Defining Universal Design (UD)

What is Universal Design?

According to the Center for Universal Design, “Universal Design is the design of products and environments to be usable by all people, to the greatest extent possible, without the need for adaptation or specialized design”. Universal Design rests on seven principles for design, which serve as a heuristic for creating usable products and environments.

The “Seven Principles of Universal Design” include: 
  1. Equitable use ensures that the design is “useful to diverse abilities”;
  2. Flexibility in use ensures that “design accommodates a wide range of individual preferences and abilities”;
  3. Simple and intuitive use ensures that the “design is easy to understand, regardless of the user’s experience, knowledge, language skills, or current concentration level”;
  4. Perceptible information ensures that the “design communicates necessary information effectively to the user, regardless of ambient conditions or the user’s sensory abilities”;
  5. Tolerance for error works to minimize “hazards and the adverse consequences of accidental or unintended actions”;
  6. Low physical effort ensures that the “design can be used efficiently and comfortably and with a minimum of fatigue”; and
  7. Size and space for approach and use ensures that the design affords “reach, manipulation, and use regardless of user’s body size, posture, or mobility” 

Although these seven principles of Universal Design can be adapted to make a wide range of products and environments accessible, it is worth noting that some disability studies scholars have critiqued these seven principles. For instance, Dolmage argues that “universal design has become a way to talk about changing space to accommodate the broadest range of users, yet consistently overlooks the importance of continued feedback from these users” (172). Moreover, Oswal and Meloncon argue that the seven principles are all too often reduced to a checklist, which “stand[s]-in for critical engagement with accessibility issues” and does not work to “reimagin[e] whole pedagogies” (67). However, these critiques do not discount the value of Universal Design. Rather, they recognize that Universal Design is an ongoing process that must be simultaneously proactive and responsive to the needs of user-students. As such, in addition to designing a curriculum with the principles of Universal Design in mind, WPAs should also design curricula with participatory design in mind, as well (i.e., the idea of giving student-users input into how they achieve course outcomes and goals).

Where did universal design originate?

Red Circle with letters UD in the center, signifying Universal Design

The term “Universal Design” comes from architect, Ronald Mace, and the associated seven principles of Universal Design were developed by a group at North Carolina State University’s Center for Universal Design. Although funding challenges have resulted in the Center for Universal Design no longer being active, the seven principles of Universal Design continue to influence the design of architecture, education, technology, and more. Additionally, while the seven principles of Universal Design were not created with the composition classroom in mind, they have been adapted by writing programs, composition instructors, and disability activists to create accessible learning environments in a move that it is sometimes called: Universal Design for Learning (UDL) or Universal Design for Instruction (UDI).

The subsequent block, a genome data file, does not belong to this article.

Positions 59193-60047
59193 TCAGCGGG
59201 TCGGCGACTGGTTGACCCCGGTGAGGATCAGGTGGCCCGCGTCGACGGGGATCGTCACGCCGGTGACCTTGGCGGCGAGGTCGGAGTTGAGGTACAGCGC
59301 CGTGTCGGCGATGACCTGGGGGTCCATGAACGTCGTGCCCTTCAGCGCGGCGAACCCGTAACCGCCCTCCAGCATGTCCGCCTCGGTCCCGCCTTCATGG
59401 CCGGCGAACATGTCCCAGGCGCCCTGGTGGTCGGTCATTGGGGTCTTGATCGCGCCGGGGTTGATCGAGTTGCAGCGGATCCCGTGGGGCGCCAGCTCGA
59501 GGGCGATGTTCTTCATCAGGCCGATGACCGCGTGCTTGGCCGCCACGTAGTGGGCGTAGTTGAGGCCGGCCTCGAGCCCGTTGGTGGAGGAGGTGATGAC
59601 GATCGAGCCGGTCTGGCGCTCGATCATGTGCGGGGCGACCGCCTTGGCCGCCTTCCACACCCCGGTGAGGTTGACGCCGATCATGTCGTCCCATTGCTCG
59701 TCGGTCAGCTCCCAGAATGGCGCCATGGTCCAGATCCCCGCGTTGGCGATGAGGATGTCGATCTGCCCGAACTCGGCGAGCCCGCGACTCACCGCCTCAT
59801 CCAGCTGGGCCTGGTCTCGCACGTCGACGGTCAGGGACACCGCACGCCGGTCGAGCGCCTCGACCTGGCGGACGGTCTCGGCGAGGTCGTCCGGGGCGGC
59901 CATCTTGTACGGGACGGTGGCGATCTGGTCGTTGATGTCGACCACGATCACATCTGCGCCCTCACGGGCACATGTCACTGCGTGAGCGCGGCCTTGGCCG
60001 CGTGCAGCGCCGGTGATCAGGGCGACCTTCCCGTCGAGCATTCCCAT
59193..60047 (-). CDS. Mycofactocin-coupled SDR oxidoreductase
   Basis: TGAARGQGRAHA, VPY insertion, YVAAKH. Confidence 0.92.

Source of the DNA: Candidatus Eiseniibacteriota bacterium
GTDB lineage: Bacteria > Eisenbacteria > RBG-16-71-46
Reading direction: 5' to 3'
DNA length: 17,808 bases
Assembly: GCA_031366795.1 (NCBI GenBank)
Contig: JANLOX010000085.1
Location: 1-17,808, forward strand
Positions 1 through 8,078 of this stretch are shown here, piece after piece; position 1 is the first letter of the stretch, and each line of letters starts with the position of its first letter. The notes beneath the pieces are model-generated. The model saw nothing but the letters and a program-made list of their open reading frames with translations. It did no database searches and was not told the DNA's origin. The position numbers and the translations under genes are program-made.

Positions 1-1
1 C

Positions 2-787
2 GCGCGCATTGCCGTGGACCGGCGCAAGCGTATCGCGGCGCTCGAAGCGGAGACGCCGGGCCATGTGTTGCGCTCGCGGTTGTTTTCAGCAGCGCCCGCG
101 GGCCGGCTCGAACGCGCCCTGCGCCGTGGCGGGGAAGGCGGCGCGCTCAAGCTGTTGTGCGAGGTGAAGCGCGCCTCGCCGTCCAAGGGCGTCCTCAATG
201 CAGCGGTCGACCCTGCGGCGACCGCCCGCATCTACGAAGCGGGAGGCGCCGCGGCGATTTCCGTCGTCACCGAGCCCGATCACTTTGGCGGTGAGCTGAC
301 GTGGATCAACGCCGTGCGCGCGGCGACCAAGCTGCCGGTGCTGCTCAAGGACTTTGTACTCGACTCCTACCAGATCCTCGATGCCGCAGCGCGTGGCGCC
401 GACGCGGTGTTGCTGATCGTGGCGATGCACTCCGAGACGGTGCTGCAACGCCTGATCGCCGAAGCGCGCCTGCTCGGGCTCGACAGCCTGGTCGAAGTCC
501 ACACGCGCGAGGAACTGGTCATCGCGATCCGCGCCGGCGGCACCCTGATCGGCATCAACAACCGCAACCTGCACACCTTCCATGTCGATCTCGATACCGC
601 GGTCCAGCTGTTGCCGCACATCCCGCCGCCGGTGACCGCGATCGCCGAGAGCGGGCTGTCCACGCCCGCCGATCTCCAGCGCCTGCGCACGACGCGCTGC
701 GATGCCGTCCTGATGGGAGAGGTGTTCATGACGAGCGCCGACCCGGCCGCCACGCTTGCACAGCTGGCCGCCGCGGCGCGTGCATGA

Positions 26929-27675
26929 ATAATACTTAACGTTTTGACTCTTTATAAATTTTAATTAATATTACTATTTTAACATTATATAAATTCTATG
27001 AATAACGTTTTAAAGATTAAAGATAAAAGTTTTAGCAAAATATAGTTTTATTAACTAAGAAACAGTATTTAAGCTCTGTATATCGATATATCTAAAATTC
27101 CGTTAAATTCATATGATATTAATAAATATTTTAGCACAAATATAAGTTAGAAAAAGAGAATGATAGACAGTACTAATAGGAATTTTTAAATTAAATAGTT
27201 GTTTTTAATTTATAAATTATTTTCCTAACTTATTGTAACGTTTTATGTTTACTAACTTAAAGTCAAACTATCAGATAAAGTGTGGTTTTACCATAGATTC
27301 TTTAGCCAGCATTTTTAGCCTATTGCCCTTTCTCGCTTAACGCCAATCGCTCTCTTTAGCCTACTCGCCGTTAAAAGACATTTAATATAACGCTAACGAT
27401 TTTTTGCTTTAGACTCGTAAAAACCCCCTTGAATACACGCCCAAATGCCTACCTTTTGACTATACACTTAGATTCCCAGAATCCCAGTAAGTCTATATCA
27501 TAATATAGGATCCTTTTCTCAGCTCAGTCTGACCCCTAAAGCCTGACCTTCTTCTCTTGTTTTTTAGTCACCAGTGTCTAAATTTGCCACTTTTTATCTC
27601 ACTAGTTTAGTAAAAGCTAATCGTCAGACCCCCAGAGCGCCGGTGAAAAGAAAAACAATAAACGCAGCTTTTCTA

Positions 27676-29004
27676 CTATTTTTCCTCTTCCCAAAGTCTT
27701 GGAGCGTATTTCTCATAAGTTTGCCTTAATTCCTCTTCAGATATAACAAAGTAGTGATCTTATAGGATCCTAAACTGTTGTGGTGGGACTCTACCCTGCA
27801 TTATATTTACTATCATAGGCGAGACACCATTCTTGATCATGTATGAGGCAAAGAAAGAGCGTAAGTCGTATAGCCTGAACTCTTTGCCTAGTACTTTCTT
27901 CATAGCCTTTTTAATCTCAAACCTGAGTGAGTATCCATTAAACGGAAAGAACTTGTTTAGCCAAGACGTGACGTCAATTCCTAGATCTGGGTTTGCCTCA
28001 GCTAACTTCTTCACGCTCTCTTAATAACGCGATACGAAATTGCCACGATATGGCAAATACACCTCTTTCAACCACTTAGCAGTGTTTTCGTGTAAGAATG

Why should Universal Design be important to WPAs or Composition Instructors?

Composition scholars and disability activists (Brizee, Sousa, and Driscoll; Dolmage; Hamraie; Hitt; Nielsen; Yergeau) have argued that Universal Design creates an accessible pedagogy in ways that benefit all students, not just those with disabilities. Putting this benefit aside, however, WPAs and Composition Instructors have a legal and ethical obligation to provide an equitable composition education to disabled students. This obligation requires that we make both the physical educational environment accessible, but also the education itself. As such, applying the principles of Universal Design offers a valuable starting point for offering an accessible and, resultantly, equitable composition education.

To learn about how to use the principles of Universal Design to make multimodal composition assignments accessible, Go to Next Page: UD Approaches for Multimodal Assignments –>

References (MLA):

  • Brizee, Allen, Morgan Sousa, and Dana Lynn Driscoll. “Writing Centers and Students with Disabilities: The User-centered approach, Participatory Design, and Empirical Research as Collaborative Methodologies.” Computers and Composition, vol. 29, no. 1, pp. 341-366.
  • Dolmage, Jay. “Disability, Usability, Universal Design.” Rhetorically Rethinking Usability, ed. Susan Miller-Cochran and Rochelle L. Rodrigo. Hampton Press, 2009, pp. 167-190.
  • Hamraie, Aimi. “Crafting a Universal Design Methodology.” Building Access: Universal Design and the Politics of Disability. University of Minnesota Press, 2017, pp. 223-253.
  • Hitt, Allison. “Access for All: The Role of Dis/ability in Multiliteracy Centers.” Praxis: A Writing Center Journal, vol. 9, no. 2, pp. 1-7.
  • Nielsen, Danielle. “Universal Design in First-Year Composition–Why Do We Need It, How Can We Do It?” The CEA Forum, 2013, pp. 3-29.
  • North Carolina State University: Center for Universal Design. Retrieved 3 May 2018.
  • Oswal, Sushil K. and Lisa Meloncon. “Saying No to the Checklist: Shifting from an Ideology of Normalcy to an Ideology of Inclusion in Online Writing Instruction.” WPA: Writing Program Administration, vol. 40, no. 3, pp. 61-77.
  • Yergeau, Melanie. “Saturday Plenary Address: Creating a Culture of Access in Writing Program Administration.” WPA: Writing Program Administration, vol. 40, no. 1, pp. 155-165.